I think the power of every successful painting lies in the effective use of design and value. No amount of technical wizardry will save a painting that has a poor composition. And there is a widely used phrase – “Value does the work and colour gets the glory” - that is especially true for realist paintings. Value (the degree of lightness or darkness of a hue) is a fundamental tool in portraying perspective – the relative positions and shapes of elements in your composition. Curvature of objects, and distances in landscapes are both conveyed by adjusting the value of the colours used. The shifting of colour because of distance (aerial perspective) gives us the blue of distant hills against the warmth of foreground foliage. The direction of light, creating shadows, also depicts form. It is actually quite possible to create a monochromatic painting (for example, a completely red landscape) that is understandable as a landscape by correctly representing the relative values of the elements in it. The sky is the lightest, the trees are the darkest, the flat ground is lighter than the trees but darker than the sky, etc... Effective use of light and dark is fundamental to creating excitement, drama or a sombre moody feeling.
When you teach art to others, what is the most important thing you hope to instill in your students?
I hope to instill in them the courage to push through the initial frustration and disappointment that comes at the start of learning a new medium. I try to get them to let go of the notion that a successful painting is the result of ‘inspired talent’ or ‘a gift’. I hope to give them the fundamental tools that, with diligent application, will enable them to improve their technical ability, and to recognize that making art is as much perspiration as inspiration.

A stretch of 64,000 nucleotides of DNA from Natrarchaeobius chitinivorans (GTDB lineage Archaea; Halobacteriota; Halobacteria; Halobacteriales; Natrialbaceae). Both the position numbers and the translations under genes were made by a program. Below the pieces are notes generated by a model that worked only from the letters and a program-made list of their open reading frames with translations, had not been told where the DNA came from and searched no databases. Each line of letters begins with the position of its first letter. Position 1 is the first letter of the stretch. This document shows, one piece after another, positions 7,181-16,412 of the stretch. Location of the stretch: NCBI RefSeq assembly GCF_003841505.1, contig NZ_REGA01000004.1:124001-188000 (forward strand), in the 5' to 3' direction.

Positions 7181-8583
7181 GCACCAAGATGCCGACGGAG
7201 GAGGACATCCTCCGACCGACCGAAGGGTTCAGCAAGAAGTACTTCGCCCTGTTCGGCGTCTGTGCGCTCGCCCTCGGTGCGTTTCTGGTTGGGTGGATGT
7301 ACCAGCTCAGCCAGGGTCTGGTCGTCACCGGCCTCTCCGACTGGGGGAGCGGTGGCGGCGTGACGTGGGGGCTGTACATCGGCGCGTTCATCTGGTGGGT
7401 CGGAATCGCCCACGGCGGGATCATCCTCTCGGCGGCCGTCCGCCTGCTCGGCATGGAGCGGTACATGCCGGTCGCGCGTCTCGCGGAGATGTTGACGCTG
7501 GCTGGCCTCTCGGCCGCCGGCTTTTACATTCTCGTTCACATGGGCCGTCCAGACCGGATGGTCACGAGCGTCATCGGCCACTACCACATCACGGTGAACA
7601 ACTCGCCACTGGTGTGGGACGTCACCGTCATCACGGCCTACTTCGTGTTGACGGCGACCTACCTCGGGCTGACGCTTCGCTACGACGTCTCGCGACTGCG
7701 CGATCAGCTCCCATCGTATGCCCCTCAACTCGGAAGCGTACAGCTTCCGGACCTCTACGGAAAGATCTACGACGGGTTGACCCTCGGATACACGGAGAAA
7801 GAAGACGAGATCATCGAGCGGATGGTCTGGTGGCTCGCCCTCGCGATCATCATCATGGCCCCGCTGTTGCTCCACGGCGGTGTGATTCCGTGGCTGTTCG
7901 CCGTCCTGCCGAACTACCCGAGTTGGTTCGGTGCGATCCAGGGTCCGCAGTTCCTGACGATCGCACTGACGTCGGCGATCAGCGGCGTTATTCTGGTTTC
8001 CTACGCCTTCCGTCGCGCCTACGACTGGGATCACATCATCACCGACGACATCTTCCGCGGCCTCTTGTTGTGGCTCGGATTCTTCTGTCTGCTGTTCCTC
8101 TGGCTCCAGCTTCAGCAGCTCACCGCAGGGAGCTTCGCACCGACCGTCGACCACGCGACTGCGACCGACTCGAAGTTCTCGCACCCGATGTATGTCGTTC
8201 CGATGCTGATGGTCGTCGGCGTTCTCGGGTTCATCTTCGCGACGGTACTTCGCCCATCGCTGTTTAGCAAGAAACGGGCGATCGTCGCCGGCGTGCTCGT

What has been the toughest skill to learn as an artist?
The toughest skill to learn has been how to promote my work. The entire ‘business-side’ of being a professional artist is not one that comes easily to me. That is why being represented by the Prow Gallery is rather a dream-come-true. Of all the professional achievements I have had in my life, I truly think this is the one that means the most to me. Even though I did attend NSCAD, there was no guidance in how to pursue a career as an artist, and so after school, I chose a path that offered more economic security. I am now focused on developing my artistic credentials by participating in arts organizations and submitting to juried exhibitions. This continually challenges me to improve my work and has allowed me to develop a valuable network with other artists.
Could you describe a painting you have created that most closely touched your heart and why it did so?
This is a hard question to answer. I look at my paintings and see moments where I have achieved more than what I thought myself capable of. That is a real joy. The first painting that created that feeling for me, ‘Mistress Mary’ is one I will never forget. It depicted a lovely Soling sailboat owned by very close friends who had just parted with it. It had a lovely simplicity and somehow the painting just seemed to unfold in front of me. I have done many works since then that have created the same feeling for me, but it was the first.
What’s your one personality trait that has helped you the most as an artist?
I think that my ability to think analytically has enabled me to improve my skills: by identifying what works and what doesn’t, both compositionally and technically, in order to improve. However, I also think that my tendency to be goal oriented has helped me to identify objectives that have motivated me to put in the effort that is needed for growth.